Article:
I should start by saying that I like to know how things work. My curiosity, however is selective, I have a special fascination for human inventions, the simpler the better. A few weeks ago I helped open one of the gates of a canal lock and it was thrilling to feel that I was working with a device invented over 700 years ago that has changed little since. There I was pushing a gate that looked just like those seen in Leonardo da Vinci’s original design of 1497. However, while da Vinci’s lock system is one of my favourite inventions, there is another that I hold equally dear – the candle (see illustration). Like the lock, this too is an ingenious device, has a long history and its form has changed little since it was first used in China 3000 years ago!

It is the long dark nights of winter that prompted this ‘Ode to the Candle’, a gadget with its ingenious wick-and-wax design that has been unsurpassed in providing we humans with light for millenia. I am not interested in their added colours or complicated shapes nor in their various concocted scents (“Cologne for Men!”), I just love to watch candles as they burn, to see their glow, and to marvel at how they work. Indeed, the mechanism, with all its interlinking elements, could hardly be bettered. No need for any highfaluting chemistry or computer controlling system, the workings rely on the genius of how their different components interact – how simple and clever!

At first sight the candle looks so simple, just a thin stick of wax with a wick running through that protrudes a little at the top end and nowadays bends over to one side. But once the wick is lit, how it can provide enough steady light for hours of reading or working is magical. 

Its workings rely on three separate elements; first the wax stick which provides the fuel, secondly the wick which delivers the fuel in a measured way to the third element – the flame.   

Starting with the candle’s fuel cell. Any light provider needs an energy source, and here the energy comes, not from a fluid such as oil, petrol or kerosine but from a solid block of wax. By tradition the block has been made of whale fat or animal fat (tallow from beef or mutton) or, best of all, bees wax (as in the candle in the photo). In functional terms this fuel cell is portable, odourless, not explosive, light to carry and, when stored lasts for years – no use-by date here! Moreover, it remains cool throughout its length even when the wick is burning so it can act as a handle. Importantly, where the cell is made of bees wax, the candle flame produces neither smoke nor toxic fumes. In addition, bees wax, which is itself a renewable resource, burns so efficiently that there is rarely any fluid waste that would otherwise trickle down the candle’s sides. Here is an eco-friendly system of perfection.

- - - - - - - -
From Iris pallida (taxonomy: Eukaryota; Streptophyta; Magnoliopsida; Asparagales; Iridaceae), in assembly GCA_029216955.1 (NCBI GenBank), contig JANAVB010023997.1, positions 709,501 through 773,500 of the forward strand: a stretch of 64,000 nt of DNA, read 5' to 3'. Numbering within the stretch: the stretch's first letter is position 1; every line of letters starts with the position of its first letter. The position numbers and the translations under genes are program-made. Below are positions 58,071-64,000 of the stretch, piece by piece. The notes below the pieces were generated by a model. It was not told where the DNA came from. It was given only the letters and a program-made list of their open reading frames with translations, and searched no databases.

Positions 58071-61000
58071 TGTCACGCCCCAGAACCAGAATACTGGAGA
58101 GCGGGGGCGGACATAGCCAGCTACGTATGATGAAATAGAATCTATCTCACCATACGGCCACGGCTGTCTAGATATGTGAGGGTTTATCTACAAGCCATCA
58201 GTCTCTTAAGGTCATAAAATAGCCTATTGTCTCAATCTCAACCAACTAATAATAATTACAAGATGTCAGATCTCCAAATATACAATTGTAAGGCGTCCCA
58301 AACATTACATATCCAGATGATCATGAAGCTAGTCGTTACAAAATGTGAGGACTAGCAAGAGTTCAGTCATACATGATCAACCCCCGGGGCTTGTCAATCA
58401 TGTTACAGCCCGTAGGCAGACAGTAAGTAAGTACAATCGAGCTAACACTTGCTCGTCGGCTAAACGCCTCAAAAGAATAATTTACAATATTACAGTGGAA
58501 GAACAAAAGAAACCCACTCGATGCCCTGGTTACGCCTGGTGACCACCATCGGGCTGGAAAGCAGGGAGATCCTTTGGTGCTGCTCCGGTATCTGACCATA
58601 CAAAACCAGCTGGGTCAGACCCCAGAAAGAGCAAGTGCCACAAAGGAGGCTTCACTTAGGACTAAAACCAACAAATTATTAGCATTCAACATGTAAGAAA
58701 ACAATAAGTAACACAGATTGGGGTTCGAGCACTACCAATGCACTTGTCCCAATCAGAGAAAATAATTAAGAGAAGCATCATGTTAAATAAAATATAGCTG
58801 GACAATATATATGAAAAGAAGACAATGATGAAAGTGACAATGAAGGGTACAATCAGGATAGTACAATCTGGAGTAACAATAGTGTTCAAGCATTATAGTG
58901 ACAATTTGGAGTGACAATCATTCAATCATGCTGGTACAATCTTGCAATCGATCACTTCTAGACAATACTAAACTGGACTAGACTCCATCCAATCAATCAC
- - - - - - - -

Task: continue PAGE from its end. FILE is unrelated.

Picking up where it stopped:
Now to the wick, the “soul” of the candle which ‘holds’ the flame. It is usually made of a long ‘string’ of wax-impregnated cotton specially braided so that the exposed wick end bends over. To work well the wick needs to be a particular diameter (the thicker, the greater the light) and stiffness (it needs to keep its shape); paradoxically it must also be fire resistant. When the wick is lit, it melts the surrounding wax and by capillary action draws the molten wax up to be delivered in tiny amounts to the candle’s burning end; here the melted wax now vaporises and combusts. In the past, wicks needed regular trimming – long wicks produce more smoke and smells and increase the risk of fire; nowadays, wicks are ‘self trimming. By being bent, it’s tip rests not in the cooler central part of the flame but in one of the hotter side zones where it burns off – as the wick end burns it become bright red (see illustration).

Finally, the flame, which at its centre has a luminous yellow area that generates light. In fact the flame has several well-defined areas with varying temperatures and colours depending on the local oxygen supply and the rate at which the wick delivers its flammable wax vapour. The coolest part is in the central lower luminous area in which sits the wick; the hottest part is the blue-tinged veil which surrounds the upper part of the flame. It is in the veil that any waste is burnt off.

A good way of keeping in touch with the past is through the inventions that have been handed down. Reading by the light of a burning candle offers a perfect reminder.